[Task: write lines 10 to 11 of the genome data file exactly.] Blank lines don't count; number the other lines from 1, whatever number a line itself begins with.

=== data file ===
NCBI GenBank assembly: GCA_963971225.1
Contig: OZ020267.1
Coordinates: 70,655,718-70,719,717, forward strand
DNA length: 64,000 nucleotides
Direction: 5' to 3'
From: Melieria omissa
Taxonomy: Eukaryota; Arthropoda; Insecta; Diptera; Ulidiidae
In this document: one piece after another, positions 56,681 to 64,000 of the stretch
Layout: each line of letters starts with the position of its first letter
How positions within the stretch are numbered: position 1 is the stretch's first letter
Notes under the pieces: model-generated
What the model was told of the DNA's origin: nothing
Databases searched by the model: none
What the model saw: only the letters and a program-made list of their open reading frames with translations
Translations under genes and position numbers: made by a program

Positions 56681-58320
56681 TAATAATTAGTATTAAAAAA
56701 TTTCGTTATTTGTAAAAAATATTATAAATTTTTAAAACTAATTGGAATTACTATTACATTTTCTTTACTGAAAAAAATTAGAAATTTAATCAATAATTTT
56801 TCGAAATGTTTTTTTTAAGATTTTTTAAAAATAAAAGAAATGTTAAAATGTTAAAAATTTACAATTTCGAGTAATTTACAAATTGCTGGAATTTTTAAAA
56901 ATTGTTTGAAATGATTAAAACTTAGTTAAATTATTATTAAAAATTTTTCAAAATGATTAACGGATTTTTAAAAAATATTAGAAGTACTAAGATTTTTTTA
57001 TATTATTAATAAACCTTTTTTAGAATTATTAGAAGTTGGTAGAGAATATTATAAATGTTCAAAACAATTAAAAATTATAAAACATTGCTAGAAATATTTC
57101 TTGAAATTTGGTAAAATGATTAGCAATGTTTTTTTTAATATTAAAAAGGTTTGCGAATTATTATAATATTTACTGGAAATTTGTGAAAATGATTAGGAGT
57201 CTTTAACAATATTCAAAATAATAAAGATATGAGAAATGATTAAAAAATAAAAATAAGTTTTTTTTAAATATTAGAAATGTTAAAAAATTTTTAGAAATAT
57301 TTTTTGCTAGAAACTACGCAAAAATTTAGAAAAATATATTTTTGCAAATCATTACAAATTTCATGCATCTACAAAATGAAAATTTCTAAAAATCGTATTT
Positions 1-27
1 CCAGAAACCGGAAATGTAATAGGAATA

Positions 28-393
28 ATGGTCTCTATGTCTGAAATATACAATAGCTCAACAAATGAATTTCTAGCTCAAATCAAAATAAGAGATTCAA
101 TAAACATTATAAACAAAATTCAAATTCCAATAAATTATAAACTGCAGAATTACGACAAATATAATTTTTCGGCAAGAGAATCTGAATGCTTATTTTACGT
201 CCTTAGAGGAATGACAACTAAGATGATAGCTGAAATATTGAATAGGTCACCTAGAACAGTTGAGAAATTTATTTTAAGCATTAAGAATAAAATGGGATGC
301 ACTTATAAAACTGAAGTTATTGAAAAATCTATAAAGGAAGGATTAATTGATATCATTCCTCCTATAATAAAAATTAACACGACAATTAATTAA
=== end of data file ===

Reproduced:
How positions within the stretch are numbered: position 1 is the stretch's first letter
Notes under the pieces: model-generated